CID (for eventual transmission), and the remainder of the 802.16 MAC
   and PHY processing can take place.

   802.16 defines two convergence sublayer types, the ATM CS and the
   Packet CS.  The ATM CS supports ATM directly.  The Packet CS is
   subdivided into three specific subparts.

   o "The IP Specific Subpart" carries IP packets over a point-to-point
   connection.

   o "The 802.3 Ethernet Specific Subpart" carries packets encoded in
   the 802.3/Ethernet packet format with 802.3 style headers.

   o "The 802.1Q VLAN Specific Subpart" carries 802 style packets that
   contain 802.1Q VLAN Tags.

   Classifiers applied to connections at the time of connection
   establishment further classifies and subdivides the nature of the
   traffic over a connection.

   The classifications that apply to the Ethernet CS include packet over
   the 802.3/Ethernet CS, IPv4 over the 802.3/Ethernet CS, IPv6 over the
   802.3/Ethernet CS, 802.3/Ethernet CS with ROHC header compression and



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   802.3/Ethernet with ECRTP header compression.

   The classifications that apply to the 802.1Q/VLAN CS include IPv4
   over 802.1Q/VLAN and IPv6 over 802.1Q/VLAN.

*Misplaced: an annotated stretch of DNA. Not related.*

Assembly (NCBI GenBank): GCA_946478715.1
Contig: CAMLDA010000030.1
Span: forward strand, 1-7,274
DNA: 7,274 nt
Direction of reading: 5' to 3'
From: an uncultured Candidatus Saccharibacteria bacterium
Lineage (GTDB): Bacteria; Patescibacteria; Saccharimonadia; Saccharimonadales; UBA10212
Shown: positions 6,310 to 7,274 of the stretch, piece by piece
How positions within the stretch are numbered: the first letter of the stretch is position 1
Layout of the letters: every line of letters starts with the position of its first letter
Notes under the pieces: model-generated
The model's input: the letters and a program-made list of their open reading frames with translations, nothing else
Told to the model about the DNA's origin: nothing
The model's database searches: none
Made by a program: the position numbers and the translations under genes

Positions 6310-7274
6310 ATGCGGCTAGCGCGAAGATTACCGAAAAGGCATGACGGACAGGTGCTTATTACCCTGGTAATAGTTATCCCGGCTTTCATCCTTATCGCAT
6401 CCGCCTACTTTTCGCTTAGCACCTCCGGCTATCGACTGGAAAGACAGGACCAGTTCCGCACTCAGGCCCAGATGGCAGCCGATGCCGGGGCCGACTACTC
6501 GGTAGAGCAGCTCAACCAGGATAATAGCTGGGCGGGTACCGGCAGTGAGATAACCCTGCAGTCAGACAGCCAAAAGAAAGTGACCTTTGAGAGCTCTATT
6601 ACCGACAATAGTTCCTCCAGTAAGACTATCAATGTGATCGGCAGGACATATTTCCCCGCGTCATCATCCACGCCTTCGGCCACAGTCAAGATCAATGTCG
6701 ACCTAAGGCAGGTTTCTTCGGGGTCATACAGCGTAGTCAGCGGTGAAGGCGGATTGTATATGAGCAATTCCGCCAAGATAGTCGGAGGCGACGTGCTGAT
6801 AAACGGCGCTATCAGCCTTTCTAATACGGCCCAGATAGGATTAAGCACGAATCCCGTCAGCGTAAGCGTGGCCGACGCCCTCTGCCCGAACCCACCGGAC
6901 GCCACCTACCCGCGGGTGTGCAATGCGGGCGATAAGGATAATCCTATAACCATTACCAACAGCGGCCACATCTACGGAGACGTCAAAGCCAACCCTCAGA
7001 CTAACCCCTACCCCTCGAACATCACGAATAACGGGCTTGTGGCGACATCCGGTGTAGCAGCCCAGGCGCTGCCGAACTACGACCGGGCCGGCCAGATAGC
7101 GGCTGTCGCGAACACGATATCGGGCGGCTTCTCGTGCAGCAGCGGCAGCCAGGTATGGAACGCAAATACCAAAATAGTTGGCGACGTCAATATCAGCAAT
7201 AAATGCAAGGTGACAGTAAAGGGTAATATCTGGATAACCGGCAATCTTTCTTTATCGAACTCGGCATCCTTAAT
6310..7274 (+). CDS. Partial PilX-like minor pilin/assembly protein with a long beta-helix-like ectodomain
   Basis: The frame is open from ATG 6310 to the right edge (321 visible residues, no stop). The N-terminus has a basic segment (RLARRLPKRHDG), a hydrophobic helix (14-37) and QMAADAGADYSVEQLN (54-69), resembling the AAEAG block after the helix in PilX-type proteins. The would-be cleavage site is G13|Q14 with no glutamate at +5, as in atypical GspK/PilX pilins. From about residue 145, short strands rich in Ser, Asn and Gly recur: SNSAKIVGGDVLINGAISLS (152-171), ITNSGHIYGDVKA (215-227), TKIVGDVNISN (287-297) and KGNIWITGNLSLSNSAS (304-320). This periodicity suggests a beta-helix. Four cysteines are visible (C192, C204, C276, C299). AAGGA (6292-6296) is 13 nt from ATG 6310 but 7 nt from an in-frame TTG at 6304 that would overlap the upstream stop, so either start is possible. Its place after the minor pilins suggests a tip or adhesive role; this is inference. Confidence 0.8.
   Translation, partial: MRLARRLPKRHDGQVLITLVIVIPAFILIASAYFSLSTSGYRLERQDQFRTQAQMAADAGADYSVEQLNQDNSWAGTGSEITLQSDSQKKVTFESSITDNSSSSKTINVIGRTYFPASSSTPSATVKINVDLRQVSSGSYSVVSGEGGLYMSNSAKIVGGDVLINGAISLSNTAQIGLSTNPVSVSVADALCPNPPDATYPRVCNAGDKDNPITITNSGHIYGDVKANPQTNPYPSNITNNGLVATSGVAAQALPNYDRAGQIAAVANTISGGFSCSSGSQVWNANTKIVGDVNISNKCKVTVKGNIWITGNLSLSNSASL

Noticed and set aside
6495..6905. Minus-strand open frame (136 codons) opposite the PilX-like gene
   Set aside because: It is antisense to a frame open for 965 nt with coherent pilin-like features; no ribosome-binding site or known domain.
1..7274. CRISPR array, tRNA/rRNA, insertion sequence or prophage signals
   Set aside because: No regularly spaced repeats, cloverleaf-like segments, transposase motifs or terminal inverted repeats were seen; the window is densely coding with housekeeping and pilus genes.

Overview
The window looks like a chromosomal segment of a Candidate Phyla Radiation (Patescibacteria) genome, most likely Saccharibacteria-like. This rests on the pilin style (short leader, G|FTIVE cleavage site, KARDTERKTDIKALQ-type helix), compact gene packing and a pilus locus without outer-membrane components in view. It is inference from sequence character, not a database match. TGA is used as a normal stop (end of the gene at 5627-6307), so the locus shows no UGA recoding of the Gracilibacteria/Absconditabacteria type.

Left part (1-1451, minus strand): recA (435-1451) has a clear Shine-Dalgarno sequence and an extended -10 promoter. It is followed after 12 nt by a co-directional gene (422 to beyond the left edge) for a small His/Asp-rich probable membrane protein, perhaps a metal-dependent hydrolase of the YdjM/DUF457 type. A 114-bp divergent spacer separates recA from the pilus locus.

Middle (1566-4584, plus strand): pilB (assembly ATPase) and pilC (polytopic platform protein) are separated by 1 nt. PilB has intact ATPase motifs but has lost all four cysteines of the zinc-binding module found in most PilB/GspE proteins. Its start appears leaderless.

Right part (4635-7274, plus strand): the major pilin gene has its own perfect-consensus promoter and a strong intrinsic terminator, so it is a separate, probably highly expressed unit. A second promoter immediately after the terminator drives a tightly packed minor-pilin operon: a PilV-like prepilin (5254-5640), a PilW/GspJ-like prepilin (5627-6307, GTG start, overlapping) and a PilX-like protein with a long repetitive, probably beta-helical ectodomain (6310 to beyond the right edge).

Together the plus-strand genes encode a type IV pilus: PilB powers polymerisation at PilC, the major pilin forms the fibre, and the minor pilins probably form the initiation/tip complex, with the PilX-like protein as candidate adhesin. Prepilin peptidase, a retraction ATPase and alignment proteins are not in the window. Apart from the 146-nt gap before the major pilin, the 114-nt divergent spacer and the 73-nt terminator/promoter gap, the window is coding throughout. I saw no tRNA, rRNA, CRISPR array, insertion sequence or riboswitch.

It should be noted that while the 802.3/Ethernet CS has a packet
   classification that does not restrict the IP version (packet over the
   802.3/Ethernet CS), the IP CS and 802.1Q/VLAN CS do.  All the IP
   classifiers for those CSs are either IPv4 or IPv6.

   The classifiers enable the MAC to be sure of the presence of fields
   in the headers and so to be able to apply the payload header
   suppression (PHS) feature of 802.16 to those headers.

   For the sake of brevity in this document, the following naming
   conventions will be used for particular classifications of particular
   subparts of particular CSs.

   o IPv4 CS: Packet CS, IP Specific Subpart, Classifier 1 (Packet,
   IPv4)

   o IPv6 CS: Packet CS, IP Specific Subpart, Classifier 2 (Packet,
   IPv6)

   o Ethernet CS: Packet CS, 802.3/Ethernet Subpart, Classifier 3